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Tableau Help > Tableau Server for Windows Help > 

General Performance Guidelines

Hardware and Software

Add more cores and memory: Regardless of whether you’re running Tableau Server on one computer or several, the general rule is that more CPU cores and more RAM will give you better performance. Make sure you meet the Tableau Server recommended hardware and software requirements.

If you are running Tableau Server in a virtual environment, use your VM host's best practices for vCPU allocation in relation to the number of physical CPU cores on the VM host.

Configuration

Schedule refreshes for off-peak hours: Backup tasks tend to stall other background tasks until the backup is completed. Use the Background Tasks for Extracts administrative view to see your refresh and backup task schedules. Your refresh tasks should be scheduled for off-peak hours that don't overlap with your backup window.

Look at caching: Caching helps Tableau Server respond to client requests quickly, especially for views that connect to live databases. Confirm that Refresh Less Often on the Data Connections tab of the Configuration dialog box is selected.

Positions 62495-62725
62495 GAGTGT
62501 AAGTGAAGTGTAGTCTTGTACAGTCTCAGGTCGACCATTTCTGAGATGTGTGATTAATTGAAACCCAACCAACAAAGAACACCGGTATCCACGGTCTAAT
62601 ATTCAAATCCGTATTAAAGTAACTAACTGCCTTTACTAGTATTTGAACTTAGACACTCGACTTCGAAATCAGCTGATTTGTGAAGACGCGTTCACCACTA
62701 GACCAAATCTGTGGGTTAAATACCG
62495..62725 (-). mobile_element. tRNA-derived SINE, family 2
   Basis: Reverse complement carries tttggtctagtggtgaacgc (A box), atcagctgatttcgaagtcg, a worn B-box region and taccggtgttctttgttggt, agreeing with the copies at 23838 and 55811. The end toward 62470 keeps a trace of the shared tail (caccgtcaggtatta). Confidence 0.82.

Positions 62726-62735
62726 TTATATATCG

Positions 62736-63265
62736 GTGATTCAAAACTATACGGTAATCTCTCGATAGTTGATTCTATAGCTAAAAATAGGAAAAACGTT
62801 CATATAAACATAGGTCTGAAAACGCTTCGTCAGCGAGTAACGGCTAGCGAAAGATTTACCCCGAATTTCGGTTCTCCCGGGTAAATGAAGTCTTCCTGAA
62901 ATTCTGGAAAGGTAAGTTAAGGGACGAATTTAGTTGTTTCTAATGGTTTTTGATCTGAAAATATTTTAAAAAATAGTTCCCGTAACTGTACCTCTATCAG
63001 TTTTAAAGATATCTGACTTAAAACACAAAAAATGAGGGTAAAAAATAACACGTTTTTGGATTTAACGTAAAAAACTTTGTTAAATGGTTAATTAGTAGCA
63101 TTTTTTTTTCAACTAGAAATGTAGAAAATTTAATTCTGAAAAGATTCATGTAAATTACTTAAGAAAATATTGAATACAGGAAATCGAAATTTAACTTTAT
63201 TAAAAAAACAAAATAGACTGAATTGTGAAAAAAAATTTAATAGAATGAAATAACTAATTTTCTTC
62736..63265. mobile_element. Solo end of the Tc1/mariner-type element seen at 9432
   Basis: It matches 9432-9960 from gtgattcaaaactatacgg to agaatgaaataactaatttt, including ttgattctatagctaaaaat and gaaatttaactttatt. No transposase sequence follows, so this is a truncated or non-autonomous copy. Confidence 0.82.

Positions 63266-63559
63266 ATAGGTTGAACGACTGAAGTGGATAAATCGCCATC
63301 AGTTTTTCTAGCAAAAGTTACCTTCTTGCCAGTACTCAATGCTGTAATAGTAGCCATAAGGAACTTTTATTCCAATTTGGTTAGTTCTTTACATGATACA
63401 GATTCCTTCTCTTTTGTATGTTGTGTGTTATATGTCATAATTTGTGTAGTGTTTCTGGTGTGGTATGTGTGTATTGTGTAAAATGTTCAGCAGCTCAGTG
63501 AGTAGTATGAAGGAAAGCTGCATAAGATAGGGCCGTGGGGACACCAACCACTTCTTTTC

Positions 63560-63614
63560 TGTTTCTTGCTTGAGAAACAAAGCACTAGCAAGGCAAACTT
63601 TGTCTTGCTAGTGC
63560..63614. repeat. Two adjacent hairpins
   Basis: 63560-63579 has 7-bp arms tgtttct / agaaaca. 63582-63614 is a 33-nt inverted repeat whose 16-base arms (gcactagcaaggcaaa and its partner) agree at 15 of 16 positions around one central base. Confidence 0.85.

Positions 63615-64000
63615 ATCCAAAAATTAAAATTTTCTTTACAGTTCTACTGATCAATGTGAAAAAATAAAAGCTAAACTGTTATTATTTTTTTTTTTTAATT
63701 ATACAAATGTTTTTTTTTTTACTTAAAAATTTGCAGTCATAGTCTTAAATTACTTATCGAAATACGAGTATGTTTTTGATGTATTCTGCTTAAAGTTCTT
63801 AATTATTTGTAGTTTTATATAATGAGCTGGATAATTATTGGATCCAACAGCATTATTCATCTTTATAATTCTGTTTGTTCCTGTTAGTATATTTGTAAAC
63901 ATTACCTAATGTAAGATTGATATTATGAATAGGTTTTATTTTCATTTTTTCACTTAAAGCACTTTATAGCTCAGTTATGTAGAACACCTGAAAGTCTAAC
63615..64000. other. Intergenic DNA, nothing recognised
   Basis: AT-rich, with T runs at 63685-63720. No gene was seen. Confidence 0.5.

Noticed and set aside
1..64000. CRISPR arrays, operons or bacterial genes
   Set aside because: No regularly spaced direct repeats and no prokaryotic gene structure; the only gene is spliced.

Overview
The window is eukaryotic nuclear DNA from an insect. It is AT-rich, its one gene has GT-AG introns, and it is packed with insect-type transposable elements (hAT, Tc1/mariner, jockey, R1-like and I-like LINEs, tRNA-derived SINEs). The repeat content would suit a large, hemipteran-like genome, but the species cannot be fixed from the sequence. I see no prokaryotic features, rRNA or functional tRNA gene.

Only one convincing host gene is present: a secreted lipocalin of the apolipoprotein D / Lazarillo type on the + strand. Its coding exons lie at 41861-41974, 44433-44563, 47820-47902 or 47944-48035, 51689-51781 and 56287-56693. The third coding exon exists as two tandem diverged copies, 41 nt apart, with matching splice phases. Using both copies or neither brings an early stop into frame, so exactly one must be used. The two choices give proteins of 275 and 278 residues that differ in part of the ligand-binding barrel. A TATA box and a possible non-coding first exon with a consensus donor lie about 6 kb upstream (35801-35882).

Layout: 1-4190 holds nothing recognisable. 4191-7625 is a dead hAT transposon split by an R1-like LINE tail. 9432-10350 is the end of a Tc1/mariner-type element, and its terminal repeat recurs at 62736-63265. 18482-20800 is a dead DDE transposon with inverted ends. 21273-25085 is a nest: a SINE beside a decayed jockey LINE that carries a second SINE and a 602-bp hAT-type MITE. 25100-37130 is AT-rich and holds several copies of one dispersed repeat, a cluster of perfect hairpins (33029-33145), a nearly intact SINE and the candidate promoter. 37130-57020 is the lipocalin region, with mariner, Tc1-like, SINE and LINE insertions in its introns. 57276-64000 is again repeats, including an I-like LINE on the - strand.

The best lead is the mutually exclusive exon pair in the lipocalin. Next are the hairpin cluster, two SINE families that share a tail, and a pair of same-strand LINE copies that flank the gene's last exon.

Consider changing two session memory settings:

  • VizQL session timeout limit: The default VizQL session timeout limit is 30 minutes. Even if a VizQL session is idle, it is still consuming memory and CPU cycles. If you can make do with a lower limit, use tabadmin to change the vizqlserver.session.expiry.timeout setting.
  • VizQL clear session: By default, VizQL sessions are kept in memory even when a user navigates away from a view. This consumes a good deal of session memory. Instead, you can end sessions when users move away from a view by changing the value of the vizqlserver.clear_session_on_unload setting to true (the default is false).

Assess your process configuration: Tableau Server is divided into six different components called server processes. While their default configuration is designed to work for a broad range of scenarios, you can also reconfigure them to achieve different performance goals. Specifically, you can control on which computers the processes run and how many are run. See Performance Tuning Examples for general guidelines for one-, two-, and three-node deployments.